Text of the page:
If anyone wants to add to the list by making a comment on this post that would be great. After Easter the Internet Services Providers Association (ISPA) is going to be working on its own manifesto stating what the ISP industry thinks Government should be doing. All inputs considered.

Business internet Regs

Gordon Brown speech on Building Britain's Digital Future #bbdf

The election campaign is in full swing with Prime Minster Gordon Brown this morning giving a speech, entitled “Building Britain’s Digital Future” and broadcast live at about 8am on

I’m not going to provide a detailed analysis of this.  You can catch that from all the tweets at #bbdf. The PM covered a wide range of subjects that fall under the banner of Digital Britain. Much of the content I am concerned with was just a regurgitation of what has been said for the last year – 50p tax on phone lines, high speed access for all etc. etc. I don’t really see the evidence that this is going to happen yet, or at least not much progress.

What was important in my mind was the recognition or reinforcement of the point that has to embrace web technology.  There is a long way to go here as well. I note that the speech was broadcast on the number 10 website. I found out about it on twitter via @hadleybeeman. When I “tuned in” there were 87 watchers.  By the time I had to leave to go to work there were 157. That’s only 157.

There is clearly a disconnect between the PMs speech being made available on line and people knowing it was there or feeling inclined to watch it. There is a long way to go before Government is properly online.

It was probably to some extent down to the timing – during the morning rush hour.  Now don’t get me wrong. I’m all in favour of much of what the Government is saying about Building Britain’s Digital Future. Regular readers will know that this doesn’t extend to how they are going about it though. 

The appointment of Sir Tim Berners-Lee as joing head of a new Institute of Web Science might sound good but web technology, once it got off the ground has proliferated because private industry recognised that there was money to be made. That same private industry is even prepared to take big punts where it isn’t quite  clear where the money will come from (eg twitter).

So in my mind the main area of focus should be creating the environment for ideas to flourish. An Institute of Web Science can no doubt contribute to this – just by being there.  More important is to make sure that all the contradictions we keep hearing about – digital inclusion versus blocking of websites and cutting off internet access; the improvement of the rates  set up for fibre; reforms to the online copyright licensing regime etc etc.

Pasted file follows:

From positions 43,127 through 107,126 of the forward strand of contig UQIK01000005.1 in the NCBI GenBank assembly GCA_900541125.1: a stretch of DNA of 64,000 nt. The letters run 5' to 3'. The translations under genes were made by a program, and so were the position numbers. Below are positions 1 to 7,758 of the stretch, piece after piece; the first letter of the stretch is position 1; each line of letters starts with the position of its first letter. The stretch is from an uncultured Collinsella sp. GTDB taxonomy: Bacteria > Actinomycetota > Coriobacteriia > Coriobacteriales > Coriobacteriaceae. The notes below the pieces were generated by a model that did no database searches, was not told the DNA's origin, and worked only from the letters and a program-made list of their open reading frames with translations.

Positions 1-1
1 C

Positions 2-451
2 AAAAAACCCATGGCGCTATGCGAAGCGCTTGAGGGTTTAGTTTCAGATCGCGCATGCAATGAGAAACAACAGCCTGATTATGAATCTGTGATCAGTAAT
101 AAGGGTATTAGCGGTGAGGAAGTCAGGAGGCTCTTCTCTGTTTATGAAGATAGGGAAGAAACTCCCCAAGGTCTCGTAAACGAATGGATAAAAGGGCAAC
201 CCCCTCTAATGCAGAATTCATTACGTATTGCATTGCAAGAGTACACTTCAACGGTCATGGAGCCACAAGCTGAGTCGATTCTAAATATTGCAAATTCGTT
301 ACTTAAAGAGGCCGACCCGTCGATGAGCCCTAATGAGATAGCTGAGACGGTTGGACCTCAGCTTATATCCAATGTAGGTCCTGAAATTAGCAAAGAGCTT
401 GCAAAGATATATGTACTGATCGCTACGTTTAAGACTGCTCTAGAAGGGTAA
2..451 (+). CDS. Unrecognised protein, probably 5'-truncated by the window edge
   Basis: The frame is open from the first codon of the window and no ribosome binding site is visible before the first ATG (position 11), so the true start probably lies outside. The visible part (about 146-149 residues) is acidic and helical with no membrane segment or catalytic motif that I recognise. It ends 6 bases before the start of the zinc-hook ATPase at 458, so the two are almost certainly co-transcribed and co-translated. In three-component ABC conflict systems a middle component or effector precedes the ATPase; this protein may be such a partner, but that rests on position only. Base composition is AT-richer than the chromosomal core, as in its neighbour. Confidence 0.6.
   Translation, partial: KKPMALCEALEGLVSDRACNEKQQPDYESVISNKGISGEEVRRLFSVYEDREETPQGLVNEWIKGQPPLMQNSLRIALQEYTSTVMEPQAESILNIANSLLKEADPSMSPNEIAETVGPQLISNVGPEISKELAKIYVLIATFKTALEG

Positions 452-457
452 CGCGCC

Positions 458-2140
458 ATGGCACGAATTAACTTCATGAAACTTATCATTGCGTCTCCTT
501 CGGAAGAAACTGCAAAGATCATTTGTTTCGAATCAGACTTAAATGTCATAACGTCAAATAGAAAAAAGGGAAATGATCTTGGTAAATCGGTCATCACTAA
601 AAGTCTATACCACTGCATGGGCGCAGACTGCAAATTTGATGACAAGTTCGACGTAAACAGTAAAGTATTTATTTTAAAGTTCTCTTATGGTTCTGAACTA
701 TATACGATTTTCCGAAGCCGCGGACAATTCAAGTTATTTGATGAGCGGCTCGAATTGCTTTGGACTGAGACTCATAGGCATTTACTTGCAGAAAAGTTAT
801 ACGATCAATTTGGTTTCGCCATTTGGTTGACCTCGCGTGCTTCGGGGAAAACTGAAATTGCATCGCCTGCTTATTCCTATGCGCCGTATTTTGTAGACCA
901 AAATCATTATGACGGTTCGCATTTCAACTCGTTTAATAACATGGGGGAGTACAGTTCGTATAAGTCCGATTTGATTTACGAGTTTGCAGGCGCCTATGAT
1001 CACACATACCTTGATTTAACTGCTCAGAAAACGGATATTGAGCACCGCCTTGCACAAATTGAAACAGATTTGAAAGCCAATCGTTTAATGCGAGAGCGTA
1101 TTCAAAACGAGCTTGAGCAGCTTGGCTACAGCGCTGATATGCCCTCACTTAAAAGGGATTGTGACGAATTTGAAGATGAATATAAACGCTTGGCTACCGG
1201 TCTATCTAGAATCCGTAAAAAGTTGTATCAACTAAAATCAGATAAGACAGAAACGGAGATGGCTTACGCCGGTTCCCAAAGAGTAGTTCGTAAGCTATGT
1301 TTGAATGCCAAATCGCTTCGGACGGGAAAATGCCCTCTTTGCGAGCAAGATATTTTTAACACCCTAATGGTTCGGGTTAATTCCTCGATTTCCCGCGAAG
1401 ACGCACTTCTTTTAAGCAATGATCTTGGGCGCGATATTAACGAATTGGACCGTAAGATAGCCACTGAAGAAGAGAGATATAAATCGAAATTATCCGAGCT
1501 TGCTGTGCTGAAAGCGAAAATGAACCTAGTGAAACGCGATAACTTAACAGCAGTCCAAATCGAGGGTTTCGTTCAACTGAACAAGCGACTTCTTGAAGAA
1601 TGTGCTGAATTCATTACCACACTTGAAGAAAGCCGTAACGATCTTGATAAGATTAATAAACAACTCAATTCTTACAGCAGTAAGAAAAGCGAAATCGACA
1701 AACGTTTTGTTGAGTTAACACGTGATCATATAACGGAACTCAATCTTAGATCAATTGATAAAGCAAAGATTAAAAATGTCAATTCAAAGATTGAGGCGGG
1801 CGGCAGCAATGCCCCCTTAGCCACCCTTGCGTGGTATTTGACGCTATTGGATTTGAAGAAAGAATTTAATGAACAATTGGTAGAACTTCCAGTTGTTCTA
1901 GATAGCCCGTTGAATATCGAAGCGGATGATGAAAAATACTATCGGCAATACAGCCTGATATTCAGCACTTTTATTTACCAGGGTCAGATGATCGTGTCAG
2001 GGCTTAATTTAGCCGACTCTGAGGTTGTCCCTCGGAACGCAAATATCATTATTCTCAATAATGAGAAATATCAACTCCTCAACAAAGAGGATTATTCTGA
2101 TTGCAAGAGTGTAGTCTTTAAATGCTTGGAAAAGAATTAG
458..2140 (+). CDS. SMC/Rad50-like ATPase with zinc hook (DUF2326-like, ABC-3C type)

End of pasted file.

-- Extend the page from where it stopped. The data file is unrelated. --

If anyone wants to add to the list by making a comment on this post that would be great. After Easter the Internet Services Providers Association (ISPA) is going to be working on its own manifesto stating what the ISP industry thinks Government should be doing. All inputs considered.

Business internet piracy Regs

120A kicked into touch but Digital Economy Bill still likely to cost ISPs half a billion #digitalbritain

The Digital Economy Bill passed through the House of Lords this week after completing its Third Reading. During the debate the Government kicked Lib Dem amendment 120A into touch.

This was the one on blocking of websites illegally containing copyright content and which caused an uprising of the internet industry last week. Lord Young speaking for the Government commented that “the clause was not enforceable and was incompatible with the Technical Standards Directive”.

The Government did commit to proposing a compromise clause that could give the Secretary of State power to “consult on blocking measures”. The debate in full can be found here.

In laymans terms this potentially gives Lord Mandelson (or whoever sits in that seat in a couple of months time) the ability to take power into his own hands… hmm… Not much better than 120A was suggesting in many people’s minds. These things are best handled by court judges, as indeed is the current position in Law.

The First Reading of the Bill in the House of Commons also took place this week and the date for the Second Reading is yet to be confirmed. As I have previously mentioned on a few occasions now due to the shortage of Parliamentary time before the election the Bill is likely to undergo very little scrutiny at the Second Reading before the front benches consider the Bill during wash-up (stitch-up).